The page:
The American Gaming Association (AGA) has unanimously selected US Travel Association executive VP and COO Geoff Freeman as its new president and CEO. Freeman replaces outgoing AGA leader Frank Fahrenkopf, the only chief executive the US brick-and-mortar casino lobby group has known since it was formed in 1995. In January, Fahrenkopf announced his intention to step down from the AGA’s helm on June 30, but the former Republican National Committee chairman has agreed to stay on as a consultant until at least the end of the year to ensure a smooth transition of power.
Richard Haddrill, chairman of both the AGA board of directors and gaming company Bally Technologies, praised Freeman as “a thoughtful and energetic leader who already understands our industry, has a deep public policy background and extensive network of relationships in Washington, and has the skills to build coalitions and execute grass roots campaigns.”
For his part, Freeman said he was “honored by the opportunity to build on AGA’s many successes.” Freeman said that in an increasingly global industry, his previous gig would help in “strengthening our partnership with other aspects of the travel community.” Fahrenkopf had kind words for his successor, saying Freeman “already has a strong familiarity with our industry and the issues we face.”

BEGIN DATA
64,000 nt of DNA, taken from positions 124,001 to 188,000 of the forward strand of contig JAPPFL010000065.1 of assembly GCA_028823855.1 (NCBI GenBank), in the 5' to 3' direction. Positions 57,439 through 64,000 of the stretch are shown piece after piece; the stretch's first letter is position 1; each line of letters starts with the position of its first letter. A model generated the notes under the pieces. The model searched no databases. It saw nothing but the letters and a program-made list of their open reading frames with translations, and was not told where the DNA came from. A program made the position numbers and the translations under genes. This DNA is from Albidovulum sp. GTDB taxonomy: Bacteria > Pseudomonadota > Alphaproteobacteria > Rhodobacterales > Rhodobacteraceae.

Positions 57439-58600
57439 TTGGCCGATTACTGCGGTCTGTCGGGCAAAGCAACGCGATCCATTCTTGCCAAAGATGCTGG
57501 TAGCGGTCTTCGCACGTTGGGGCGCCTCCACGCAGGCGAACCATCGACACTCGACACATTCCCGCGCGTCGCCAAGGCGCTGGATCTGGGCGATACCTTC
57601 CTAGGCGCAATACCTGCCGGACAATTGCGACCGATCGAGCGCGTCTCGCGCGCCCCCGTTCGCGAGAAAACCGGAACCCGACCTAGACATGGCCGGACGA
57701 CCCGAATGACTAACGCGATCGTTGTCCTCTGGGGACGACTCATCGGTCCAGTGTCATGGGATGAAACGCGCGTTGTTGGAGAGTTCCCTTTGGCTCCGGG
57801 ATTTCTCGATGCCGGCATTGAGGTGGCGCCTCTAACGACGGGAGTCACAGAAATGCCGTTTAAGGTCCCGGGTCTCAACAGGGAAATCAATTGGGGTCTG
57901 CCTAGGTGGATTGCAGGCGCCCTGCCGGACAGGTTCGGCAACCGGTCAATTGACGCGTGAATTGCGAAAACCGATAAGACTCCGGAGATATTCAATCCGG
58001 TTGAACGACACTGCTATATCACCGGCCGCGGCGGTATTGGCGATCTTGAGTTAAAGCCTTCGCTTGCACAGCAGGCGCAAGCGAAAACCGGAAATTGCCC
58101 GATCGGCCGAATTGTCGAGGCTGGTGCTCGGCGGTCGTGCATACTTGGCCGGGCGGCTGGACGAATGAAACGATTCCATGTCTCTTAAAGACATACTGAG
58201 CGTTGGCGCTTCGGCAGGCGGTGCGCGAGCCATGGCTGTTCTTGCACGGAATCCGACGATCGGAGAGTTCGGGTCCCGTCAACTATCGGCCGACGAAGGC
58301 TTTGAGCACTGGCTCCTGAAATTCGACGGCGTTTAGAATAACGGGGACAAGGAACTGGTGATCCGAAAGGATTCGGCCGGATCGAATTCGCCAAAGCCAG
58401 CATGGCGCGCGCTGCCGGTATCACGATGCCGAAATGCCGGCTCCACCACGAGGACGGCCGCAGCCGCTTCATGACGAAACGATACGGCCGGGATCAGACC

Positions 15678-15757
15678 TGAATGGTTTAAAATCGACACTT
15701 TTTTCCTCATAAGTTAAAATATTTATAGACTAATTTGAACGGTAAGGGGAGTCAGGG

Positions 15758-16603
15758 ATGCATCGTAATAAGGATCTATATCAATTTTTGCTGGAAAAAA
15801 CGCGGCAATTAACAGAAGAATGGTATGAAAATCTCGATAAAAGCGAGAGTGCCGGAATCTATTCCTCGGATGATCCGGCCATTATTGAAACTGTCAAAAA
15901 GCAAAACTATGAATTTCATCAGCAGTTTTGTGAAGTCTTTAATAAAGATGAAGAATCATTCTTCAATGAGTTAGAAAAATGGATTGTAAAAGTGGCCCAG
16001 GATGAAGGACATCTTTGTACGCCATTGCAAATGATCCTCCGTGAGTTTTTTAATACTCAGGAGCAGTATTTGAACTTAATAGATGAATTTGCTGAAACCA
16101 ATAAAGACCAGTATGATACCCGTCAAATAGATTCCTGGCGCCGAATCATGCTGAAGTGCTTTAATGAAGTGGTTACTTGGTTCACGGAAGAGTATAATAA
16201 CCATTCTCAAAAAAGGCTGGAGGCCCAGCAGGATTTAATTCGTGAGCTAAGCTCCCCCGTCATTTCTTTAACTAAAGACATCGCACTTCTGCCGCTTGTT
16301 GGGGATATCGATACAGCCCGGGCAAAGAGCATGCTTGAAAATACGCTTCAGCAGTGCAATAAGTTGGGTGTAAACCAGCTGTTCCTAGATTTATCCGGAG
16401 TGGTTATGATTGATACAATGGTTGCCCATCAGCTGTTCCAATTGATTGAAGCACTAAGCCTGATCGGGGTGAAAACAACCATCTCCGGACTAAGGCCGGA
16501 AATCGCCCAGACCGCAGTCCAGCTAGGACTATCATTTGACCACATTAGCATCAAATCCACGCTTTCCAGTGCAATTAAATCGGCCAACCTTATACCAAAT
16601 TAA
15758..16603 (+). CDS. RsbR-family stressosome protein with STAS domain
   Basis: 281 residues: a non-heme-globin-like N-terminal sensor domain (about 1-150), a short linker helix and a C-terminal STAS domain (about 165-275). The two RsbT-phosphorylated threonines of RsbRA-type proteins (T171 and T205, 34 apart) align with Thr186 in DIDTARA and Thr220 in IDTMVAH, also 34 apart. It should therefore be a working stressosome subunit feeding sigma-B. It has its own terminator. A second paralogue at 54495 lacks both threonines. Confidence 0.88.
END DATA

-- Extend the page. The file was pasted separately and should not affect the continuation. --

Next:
Freeman takes the AGA’s reins at a pivotal moment for the industry. After years of Luddite-worthy resistance to the march of progress, the AGA did an about-face a couple years back and belatedly embraced the concept of online gambling (or, at least, online poker). But while the AGA members threw their lobbying weight behind federal control over online poker, they were unable to achieve their objective. Instead, Freeman faces what Fahrenkopf used to describe as the nightmare scenario of a ‘patchwork quilt’ of state-by-state regulations, not all of them in synch with the AGA’s ideals.
In New Jersey, Freeman inherits the AGA’s war against the Rational Group, the parent company of online poker giant PokerStars, which is waiting on regulators to approve its bid to enter the Atlantic City casino market. The decision to pick this fight wasn’t supported by all AGA board members, and even if Fahrenkopf was among those who questioned this decision, it’s doubtful he would have had the authority to dissuade the AGA’s biggest backer, Caesars Entertainment, from launching this attack. As such, it’s equally doubtful that Freeman’s appointment will significantly impact this strategy. Sad that Freeman has to begin his tenure engaged in what has been described as a “thinly veiled anti-competitive campaign,” but like the song says, you’re going to have to serve somebody.